5 Tips To Optimize Your E-Commerce Website Conversion Rates

e-commerce conversion rate optimization
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    When a customer comes to your e-commerce store, the most important goal is for them to make a purchase. It’s vital that your website has an optimized conversion process — from homepage, through category pages and product pages. For five tips about how to optimize your e-commerce website in order to increase conversion rates, see this article. Never heard of conversion rate optimization? Check out our intro post about CRO here.

     

    1. The first step in optimizing your e-commerce site is the layout.

    The first thing you should do is make sure your layout is visually appealing and easy to navigate. It’s vital that your site is clear and simple, and that it’s easy to find what you’re looking for on it. When you’re designing the layout, you should make sure that you’re optimizing for a mobile device. There’s a lot of investment that goes into writing and creating your layout that will make it easy for a phone to navigate and find what it is you’re looking for. The good news is that you can bypass a lot of the work when it comes to writing the content by leveraging the power of smart phone and tablet interfaces.

    Determining the type of content your customers wish to read is about doing question research, not keyword research. You’re not going to find what your potential customers are looking for through a search engine optimization campaign. You’re going to find it by speaking to your customers, seeing what appeals to them, and then refining and adjusting that specific content on your website. The whole point of keyword research is usually to find out the search terms that your potential customers are using. Question research is to understand what kind of questions are surfacing in the marketplace. It’s important to know what questions potential customers are asking, so you can better serve them by creating a site that answers those questions.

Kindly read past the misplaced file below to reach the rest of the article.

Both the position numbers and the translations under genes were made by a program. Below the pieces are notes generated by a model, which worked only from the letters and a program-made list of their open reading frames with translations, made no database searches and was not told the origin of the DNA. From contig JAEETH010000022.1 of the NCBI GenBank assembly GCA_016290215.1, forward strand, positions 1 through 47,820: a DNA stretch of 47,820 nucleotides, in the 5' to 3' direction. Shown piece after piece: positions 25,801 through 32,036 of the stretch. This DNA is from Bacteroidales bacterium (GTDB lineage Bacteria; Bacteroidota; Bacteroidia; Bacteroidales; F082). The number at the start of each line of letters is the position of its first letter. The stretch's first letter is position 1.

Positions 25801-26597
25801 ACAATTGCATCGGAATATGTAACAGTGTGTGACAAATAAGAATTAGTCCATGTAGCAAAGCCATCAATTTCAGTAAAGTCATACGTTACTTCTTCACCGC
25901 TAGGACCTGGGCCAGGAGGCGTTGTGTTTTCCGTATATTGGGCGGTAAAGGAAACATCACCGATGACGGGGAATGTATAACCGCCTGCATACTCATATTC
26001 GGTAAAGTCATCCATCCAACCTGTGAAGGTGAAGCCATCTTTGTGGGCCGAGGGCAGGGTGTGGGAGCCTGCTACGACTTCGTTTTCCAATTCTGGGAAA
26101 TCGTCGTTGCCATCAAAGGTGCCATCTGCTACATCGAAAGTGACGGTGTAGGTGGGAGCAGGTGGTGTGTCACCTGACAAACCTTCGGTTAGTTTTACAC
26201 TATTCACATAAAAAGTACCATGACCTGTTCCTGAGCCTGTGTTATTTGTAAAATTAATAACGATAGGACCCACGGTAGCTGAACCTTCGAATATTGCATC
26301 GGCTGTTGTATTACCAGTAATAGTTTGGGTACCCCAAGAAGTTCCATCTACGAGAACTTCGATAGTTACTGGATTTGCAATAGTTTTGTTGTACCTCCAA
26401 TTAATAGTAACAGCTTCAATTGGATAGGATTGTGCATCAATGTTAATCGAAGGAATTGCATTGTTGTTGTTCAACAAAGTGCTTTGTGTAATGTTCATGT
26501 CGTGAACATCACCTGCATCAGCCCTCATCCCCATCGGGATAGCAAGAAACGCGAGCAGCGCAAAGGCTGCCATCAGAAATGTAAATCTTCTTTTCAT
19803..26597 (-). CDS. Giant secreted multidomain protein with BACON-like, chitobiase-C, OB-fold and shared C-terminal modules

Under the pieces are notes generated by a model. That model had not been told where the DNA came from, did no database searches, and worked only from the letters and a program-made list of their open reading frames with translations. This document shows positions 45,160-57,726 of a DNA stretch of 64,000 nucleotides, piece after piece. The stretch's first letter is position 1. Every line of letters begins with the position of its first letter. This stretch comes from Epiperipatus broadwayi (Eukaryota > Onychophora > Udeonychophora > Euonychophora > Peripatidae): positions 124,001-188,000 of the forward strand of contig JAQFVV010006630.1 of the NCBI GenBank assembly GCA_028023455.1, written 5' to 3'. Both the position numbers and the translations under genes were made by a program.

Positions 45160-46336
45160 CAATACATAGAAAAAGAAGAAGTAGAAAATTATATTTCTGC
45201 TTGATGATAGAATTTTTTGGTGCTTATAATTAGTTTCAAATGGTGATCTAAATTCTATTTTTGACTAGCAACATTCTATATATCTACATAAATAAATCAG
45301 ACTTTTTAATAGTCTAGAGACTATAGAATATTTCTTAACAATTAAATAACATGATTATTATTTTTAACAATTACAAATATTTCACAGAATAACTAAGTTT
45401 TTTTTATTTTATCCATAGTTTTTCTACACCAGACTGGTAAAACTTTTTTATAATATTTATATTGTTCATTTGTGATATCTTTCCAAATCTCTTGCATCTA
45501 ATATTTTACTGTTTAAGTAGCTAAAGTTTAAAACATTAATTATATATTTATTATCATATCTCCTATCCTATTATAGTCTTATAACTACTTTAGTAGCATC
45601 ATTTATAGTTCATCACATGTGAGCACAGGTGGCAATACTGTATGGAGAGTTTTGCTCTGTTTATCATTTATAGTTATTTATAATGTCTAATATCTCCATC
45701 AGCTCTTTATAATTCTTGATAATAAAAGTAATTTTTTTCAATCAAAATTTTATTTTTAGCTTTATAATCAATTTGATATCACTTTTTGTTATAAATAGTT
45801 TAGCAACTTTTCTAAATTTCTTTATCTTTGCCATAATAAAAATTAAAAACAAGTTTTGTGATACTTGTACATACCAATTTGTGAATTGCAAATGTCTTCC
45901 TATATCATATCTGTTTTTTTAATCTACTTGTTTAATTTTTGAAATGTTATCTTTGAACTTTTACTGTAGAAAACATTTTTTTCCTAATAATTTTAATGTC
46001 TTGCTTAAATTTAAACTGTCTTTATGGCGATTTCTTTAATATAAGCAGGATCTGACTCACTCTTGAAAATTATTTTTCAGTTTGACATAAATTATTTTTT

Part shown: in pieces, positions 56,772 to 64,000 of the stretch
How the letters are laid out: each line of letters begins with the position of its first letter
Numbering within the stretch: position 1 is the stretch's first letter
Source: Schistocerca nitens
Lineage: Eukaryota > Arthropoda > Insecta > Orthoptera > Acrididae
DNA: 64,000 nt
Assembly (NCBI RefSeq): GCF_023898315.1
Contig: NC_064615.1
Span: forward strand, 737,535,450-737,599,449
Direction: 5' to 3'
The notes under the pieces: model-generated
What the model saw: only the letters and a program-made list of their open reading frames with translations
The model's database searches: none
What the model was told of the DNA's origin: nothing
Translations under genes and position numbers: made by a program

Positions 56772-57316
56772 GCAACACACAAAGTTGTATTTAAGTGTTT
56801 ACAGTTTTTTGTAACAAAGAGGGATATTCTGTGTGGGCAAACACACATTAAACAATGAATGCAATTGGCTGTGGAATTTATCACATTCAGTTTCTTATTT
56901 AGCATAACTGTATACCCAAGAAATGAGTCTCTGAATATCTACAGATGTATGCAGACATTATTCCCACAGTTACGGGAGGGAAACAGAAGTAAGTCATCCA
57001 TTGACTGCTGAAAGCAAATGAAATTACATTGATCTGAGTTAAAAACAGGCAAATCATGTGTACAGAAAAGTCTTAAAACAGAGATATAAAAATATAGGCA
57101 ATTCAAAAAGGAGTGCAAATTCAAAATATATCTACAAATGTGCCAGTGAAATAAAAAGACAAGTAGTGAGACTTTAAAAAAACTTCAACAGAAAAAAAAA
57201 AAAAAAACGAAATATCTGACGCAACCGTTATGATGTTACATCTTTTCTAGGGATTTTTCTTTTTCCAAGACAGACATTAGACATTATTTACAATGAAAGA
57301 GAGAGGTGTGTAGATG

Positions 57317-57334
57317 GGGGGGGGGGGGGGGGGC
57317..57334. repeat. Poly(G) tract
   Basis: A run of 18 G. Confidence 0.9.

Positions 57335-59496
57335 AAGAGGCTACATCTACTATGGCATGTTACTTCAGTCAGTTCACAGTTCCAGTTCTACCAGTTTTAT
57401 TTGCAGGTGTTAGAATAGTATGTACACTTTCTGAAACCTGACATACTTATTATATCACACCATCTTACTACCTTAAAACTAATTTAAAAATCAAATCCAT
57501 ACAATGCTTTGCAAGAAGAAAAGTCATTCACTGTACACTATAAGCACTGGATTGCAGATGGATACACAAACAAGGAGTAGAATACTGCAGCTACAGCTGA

A common question I see on Quora for example relates to why someone would buy an expensive product.

     

    2. Make sure you have a clear call to action on your home page and category pages.

    The most important page on your website is your homepage, but it’s also the most neglected. Why? Your homepage is the most important for driving traffic to your website, but that traffic won’t do you any good if they don’t take the next step and buy something from you. The new design of the homepage makes for an attractive, modern, and compelling experience. The site navigation is optimized to make the most of this layout. Customers can quickly and easily find what they’re looking for by clicking the buttons on the top bar. Violate the rule of not showing your cart if the customer isn’t ready to purchase, and you will lose your customer. The environment on your website must be enticing enough for your customers to take the next step. If you’re not clear about which page your customer should take action on, they won’t take the next step. They won’t buy.